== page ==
Florida Republican Senate candidate Rick Scott. Photo: Jeff J Mitchell/Getty Images

Florida Governor Rick Scott (R) and the National Republican Senatorial Committee filed a lawsuit late Thursday against the Broward County Supervisor of Elections alleging that the office withheld information on the number of outstanding ballots and how many people voted in the state's closely-watched Senate race, which could be headed to a recount.

What's happening: Scott claimed victory in the race Tuesday night against incumbent Democratic Senator Bill Nelson. But since then, the vote gap between the candidates has been narrowing. According to local reports, early voting and vote-by-mail ballots are still being counted in Broward County, and ballots that were mailed in are being tallied in Palm Beach County, both of which are heavily Democratic.

The backdrop: Florida’s hotly contested gubernatorial race between Democrat Andrew Gillum and Republican Ron DeSantis is inching toward a mandated recount. DeSantis' lead has narrowed to a margin of 0.47%.

The details: "I will not sit idly by while unethical liberals try to steal this election," Scott told reporters at a press conference Thursday night. Scott called out Marc Elias, an attorney whom Nelson hired, and claimed that he's trying to "steal the election." They're "mysteriously finding more votes," Scott said.

  • The lawsuit demands an emergency court hearing on the matter.
  • The latest vote totals show Scott has a 0.18% margin over Nelson. Under state law, a recount is required when the winning margin is 0.5% or less.
  • In response to the suit, Nelson's campaign said in a statement: The goal here is to see that all the votes in Florida are counted and counted accurately. Rick Scott’s action appears to be politically motivated and borne out of desperation.”

President Trump tweeted about the race Thursday evening saying, "Law Enforcement is looking into another big corruption scandal having to do with Election Fraud in #Broward and Palm Beach. Florida voted for Rick Scott!"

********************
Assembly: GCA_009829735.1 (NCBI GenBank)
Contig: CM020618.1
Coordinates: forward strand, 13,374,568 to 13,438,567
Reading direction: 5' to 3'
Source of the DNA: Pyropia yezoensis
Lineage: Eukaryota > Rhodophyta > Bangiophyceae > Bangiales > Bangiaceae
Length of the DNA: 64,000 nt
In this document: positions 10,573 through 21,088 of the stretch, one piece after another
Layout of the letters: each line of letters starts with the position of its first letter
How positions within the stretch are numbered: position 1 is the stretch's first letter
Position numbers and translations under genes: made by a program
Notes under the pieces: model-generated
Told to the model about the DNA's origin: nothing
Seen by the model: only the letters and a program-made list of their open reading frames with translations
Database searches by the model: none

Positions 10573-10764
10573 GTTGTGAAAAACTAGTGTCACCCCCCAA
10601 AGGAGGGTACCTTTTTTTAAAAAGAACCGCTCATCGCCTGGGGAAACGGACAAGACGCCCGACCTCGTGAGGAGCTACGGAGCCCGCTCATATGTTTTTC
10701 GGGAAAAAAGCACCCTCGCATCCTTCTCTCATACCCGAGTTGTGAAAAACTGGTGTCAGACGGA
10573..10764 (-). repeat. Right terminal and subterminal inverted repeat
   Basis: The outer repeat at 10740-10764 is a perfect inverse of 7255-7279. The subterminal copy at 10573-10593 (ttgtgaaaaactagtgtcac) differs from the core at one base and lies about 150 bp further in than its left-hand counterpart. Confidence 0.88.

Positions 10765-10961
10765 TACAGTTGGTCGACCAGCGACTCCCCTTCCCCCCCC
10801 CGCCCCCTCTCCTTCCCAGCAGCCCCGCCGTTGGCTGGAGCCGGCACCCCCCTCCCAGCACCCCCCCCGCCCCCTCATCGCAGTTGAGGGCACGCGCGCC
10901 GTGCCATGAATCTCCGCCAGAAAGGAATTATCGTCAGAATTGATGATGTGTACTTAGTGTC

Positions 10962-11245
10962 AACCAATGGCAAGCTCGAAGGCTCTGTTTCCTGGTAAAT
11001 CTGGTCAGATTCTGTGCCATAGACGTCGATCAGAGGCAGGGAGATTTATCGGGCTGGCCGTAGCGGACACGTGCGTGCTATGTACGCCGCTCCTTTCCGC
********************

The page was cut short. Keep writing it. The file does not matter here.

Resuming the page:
Go deeper

Updated 12 mins ago - Politics & Policy

Coronavirus dashboard

Illustration: Annelise Capossela/Axios

  1. Global: Total confirmed cases as of 1:30 p.m. ET: 20,412,501 — Total deaths: 744,649— Total recoveries: 12,629,465Map.
  2. U.S.: Total confirmed cases as of 1:30 p.m. ET: 5,163,509 — Total deaths: 164,994 — Total recoveries: 1,714,960 — Total tests: 63,252,257Map.
  3. Politics: Pelosi on state of coronavirus stimulus talks: "It's a chasm"
  4. Business: U.S. already feeling effects of ending unemployment benefits.
  5. Public health: America is flying blind on its coronavirus response.
  6. Education: Gallup: America's confidence in public school system jumps to highest level since 2004.

Pelosi on state of coronavirus stimulus talks: "It's a chasm"

Democrats and the Trump administration remain "miles apart" on negotiations over a coronavirus stimulus deal, House Speaker Nancy Pelosi (D-Calif.) said on Wednesday.

Driving the news, via Axios' Dion Rabouin: Congress' failure to renew enhanced unemployment measures for millions of Americans at the end of July is already affecting consumer spending patterns, holding down retail purchases and foot traffic, economists at Deutsche Bank say.

2 hours ago - World

U.S. threatens to veto UN peacekeeping in Lebanon over Hezbollah concerns

Peacekeepers with Lebanese troops in southern Lebanon. Photo: Jalaa Marey/AFP via Getty

The Trump administration is threatening to veto a resolution to extend the UN's long-standing peacekeeping mission in southern Lebanon if its mandate isn't changed, Israeli and U.S. officials tell me.

Why it matters: The U.S. is the main funder of the UN Interim Force in Lebanon (UNIFIL), which has an annual budget of $250 million. The veto threat is a tactical move, and part of a broader effort to put pressure on Iran and its proxy in Lebanon, Hezbollah.